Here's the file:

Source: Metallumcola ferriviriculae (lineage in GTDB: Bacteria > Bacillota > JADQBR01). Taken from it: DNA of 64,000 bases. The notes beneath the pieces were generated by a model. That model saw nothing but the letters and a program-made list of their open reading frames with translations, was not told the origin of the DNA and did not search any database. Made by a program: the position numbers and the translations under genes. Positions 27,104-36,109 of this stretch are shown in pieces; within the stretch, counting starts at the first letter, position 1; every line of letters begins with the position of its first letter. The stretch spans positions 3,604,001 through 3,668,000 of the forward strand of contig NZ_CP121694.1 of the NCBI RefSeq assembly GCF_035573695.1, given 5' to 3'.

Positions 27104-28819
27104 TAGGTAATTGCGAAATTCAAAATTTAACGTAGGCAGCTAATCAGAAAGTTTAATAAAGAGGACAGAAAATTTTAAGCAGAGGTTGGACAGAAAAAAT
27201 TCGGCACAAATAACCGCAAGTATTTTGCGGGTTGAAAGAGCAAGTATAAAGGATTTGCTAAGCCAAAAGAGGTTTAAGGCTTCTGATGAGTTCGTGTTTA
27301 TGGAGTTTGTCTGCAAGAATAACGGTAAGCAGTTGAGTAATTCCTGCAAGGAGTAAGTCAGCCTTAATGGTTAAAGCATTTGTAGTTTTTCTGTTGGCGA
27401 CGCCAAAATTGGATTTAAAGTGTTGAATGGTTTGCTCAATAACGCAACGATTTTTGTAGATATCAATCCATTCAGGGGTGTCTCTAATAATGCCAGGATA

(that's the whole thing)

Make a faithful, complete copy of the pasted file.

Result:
Source: Metallumcola ferriviriculae (lineage in GTDB: Bacteria > Bacillota > JADQBR01). Taken from it: DNA of 64,000 bases. The notes beneath the pieces were generated by a model. That model saw nothing but the letters and a program-made list of their open reading frames with translations, was not told the origin of the DNA and did not search any database. Made by a program: the position numbers and the translations under genes. Positions 27,104-36,109 of this stretch are shown in pieces; within the stretch, counting starts at the first letter, position 1; every line of letters begins with the position of its first letter. The stretch spans positions 3,604,001 through 3,668,000 of the forward strand of contig NZ_CP121694.1 of the NCBI RefSeq assembly GCF_035573695.1, given 5' to 3'.

Positions 27104-28819
27104 TAGGTAATTGCGAAATTCAAAATTTAACGTAGGCAGCTAATCAGAAAGTTTAATAAAGAGGACAGAAAATTTTAAGCAGAGGTTGGACAGAAAAAAT
27201 TCGGCACAAATAACCGCAAGTATTTTGCGGGTTGAAAGAGCAAGTATAAAGGATTTGCTAAGCCAAAAGAGGTTTAAGGCTTCTGATGAGTTCGTGTTTA
27301 TGGAGTTTGTCTGCAAGAATAACGGTAAGCAGTTGAGTAATTCCTGCAAGGAGTAAGTCAGCCTTAATGGTTAAAGCATTTGTAGTTTTTCTGTTGGCGA
27401 CGCCAAAATTGGATTTAAAGTGTTGAATGGTTTGCTCAATAACGCAACGATTTTTGTAGATATCAATCCATTCAGGGGTGTCTCTAATAATGCCAGGATA